The laid-up stone walls were damp and cold down the stairs. In front of them at the bottom, was a large wooden door with an old-time metal latch. Jenny tried it gently at first to see if it was unlocked. The latch lifted with a click, and the old door creaked open to the damp-smelling room with just a light push.
It was quite hard to place the smell as it was not completely of mold. It was more like the smell of old canning jars being brought up from the basement or like the box of old books in the corner of an old shed. Wood shelves lined the walls, and on the shelves of the damp room were a few glass jars, and in the jars were powders of different types.
“Sweet, we found a science lab!”
Jenny shined the light around the room as Mrs. Benson and Mr. Naples made their way through the door. Mrs. Benson stood up straight and brushed the cobwebs off her skirt and suit coat, and shivered some in the cool air.
What’s that in the corner, Jenny?”
“Over there on the left?”
“It looks like a wheel thing. It looks like you would push it with your foot and it spins. Denise, help me try to make it spin a little.”
“Well, I know what that is.” Said, Mrs. Benson
“That looks like a Leach Style Treadle wheel. Someone in the Welles family may have had a secret hobby and brought this wheel over from Europe.
“Be real careful and spin slow; we don’t want to break any parts. That might not have been used in a very long time. And I bet the powder you see in the glass jars here was used for mixing glazes. How nice!”
“Shine the light over there some Jenny I think I see something on the shelf.”
Jenny went to the shelf and stood up on an old wood crate to reach better and pulled an old book off the shelf that sat next to a few rustic handmade mugs and a few small bowls.
“Here, Denise! I’ll shine the light. Tell me what it says…”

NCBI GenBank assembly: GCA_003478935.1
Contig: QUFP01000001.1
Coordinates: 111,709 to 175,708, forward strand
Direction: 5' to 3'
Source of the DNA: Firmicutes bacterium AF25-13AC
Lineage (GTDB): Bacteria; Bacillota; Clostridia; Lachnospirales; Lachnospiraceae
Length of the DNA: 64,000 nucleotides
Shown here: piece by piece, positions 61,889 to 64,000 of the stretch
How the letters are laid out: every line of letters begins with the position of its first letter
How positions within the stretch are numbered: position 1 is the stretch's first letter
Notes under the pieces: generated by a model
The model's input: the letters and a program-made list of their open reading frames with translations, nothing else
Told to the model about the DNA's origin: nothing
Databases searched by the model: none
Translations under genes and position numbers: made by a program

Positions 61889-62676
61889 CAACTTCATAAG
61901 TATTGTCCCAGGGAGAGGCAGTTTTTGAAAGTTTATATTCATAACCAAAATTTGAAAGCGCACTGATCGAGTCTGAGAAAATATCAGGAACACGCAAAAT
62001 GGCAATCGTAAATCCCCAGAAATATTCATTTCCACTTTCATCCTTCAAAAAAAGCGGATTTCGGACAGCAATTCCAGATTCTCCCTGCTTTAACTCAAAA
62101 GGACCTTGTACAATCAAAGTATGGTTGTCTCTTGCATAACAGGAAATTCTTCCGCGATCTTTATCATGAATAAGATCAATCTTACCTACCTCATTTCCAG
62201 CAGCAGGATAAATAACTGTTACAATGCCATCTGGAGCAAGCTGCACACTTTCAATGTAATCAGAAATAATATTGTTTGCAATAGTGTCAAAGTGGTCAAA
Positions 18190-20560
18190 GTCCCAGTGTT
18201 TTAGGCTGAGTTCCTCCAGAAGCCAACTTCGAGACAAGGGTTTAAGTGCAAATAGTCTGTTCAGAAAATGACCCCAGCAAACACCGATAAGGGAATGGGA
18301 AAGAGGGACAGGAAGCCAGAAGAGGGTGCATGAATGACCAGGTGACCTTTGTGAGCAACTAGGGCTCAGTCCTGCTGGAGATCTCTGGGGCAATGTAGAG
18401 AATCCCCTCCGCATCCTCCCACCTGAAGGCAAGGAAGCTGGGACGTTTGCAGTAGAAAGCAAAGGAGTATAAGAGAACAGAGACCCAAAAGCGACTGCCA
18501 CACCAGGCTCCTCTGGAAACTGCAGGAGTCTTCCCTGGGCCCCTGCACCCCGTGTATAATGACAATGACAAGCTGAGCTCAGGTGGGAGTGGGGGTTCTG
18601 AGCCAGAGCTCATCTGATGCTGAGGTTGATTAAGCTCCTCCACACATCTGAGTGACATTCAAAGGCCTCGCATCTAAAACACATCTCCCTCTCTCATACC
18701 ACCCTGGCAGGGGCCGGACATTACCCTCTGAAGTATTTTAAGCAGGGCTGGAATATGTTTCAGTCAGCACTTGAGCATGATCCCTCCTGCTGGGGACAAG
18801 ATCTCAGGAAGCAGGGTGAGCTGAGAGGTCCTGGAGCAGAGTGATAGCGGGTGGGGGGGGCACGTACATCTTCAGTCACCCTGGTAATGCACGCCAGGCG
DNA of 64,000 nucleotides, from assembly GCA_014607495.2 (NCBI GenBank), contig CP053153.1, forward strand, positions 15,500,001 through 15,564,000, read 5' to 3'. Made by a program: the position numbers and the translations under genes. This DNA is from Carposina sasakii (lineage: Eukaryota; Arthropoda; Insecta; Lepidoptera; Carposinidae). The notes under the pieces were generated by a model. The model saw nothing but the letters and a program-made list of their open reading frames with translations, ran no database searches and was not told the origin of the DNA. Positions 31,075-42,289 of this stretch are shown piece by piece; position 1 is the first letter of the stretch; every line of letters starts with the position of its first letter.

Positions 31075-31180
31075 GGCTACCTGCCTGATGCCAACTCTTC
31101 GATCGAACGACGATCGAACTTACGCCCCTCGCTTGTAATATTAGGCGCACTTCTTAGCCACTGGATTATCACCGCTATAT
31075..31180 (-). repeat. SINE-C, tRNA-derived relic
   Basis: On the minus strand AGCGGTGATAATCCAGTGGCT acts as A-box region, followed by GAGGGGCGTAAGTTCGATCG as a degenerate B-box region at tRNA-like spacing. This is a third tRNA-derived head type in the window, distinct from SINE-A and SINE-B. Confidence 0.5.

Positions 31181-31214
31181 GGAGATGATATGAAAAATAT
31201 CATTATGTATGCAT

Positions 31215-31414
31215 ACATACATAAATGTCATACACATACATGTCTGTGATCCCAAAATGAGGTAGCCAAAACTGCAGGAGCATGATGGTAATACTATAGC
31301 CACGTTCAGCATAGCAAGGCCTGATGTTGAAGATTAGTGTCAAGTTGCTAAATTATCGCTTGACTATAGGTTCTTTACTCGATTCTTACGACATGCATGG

“Well, let me see..A Potter’s Book. Bernard Leach.”
Mrs. Benson was now looking over Denise’s shoulder.
“Wow, that might be the very first edition. May I see the book?”
Mrs. Benson took the book and handled it as she handled all books with great care and gently turned the pages to find the date.
” Yes, I believe I am correct. The first edition was in 1949. I know because my grandfather had a copy when he tried his hand at pottery as a hobby after WWII. What a fantastic find, Jenny! This book is worth over $300.00, I bet. Also, the pottery looks rustic but quite well done. The Welles family may love them for a keepsake.
” I will call the Welles family and let them know and inquire about the wheel, the book, the pots, and the room. Maybe we could display the pots in the library. We better go back up to the library floor before anyone wonders where we all went.”
It doesn’t take much to find a treasure. And it may not always be what you expect, but a treasure none the less. Time is too short to wait, and if we follow the path, the very small can sometimes lead to big. And even better at times if we have the small, it can amount to the larger later like a seed or a small cricket behind the big filing cabinet, in the big library, on the big hill, in the little town of Towanda, Pennsylvania, in the United States, on planet earth, in the universe.
There may not be a real Denise, Jenny, Mrs. Benson, or Mr. Naples. But there was a real Mr. Welles, and there was a real cricket behind the big filing cabinet, in the big library, on the big hill, in the little town of Towanda, Pennsylvania, in the United States, on planet earth, in the universe. This is my story of my small town. So I will tell it how I like.
Creek Road Pottery LLC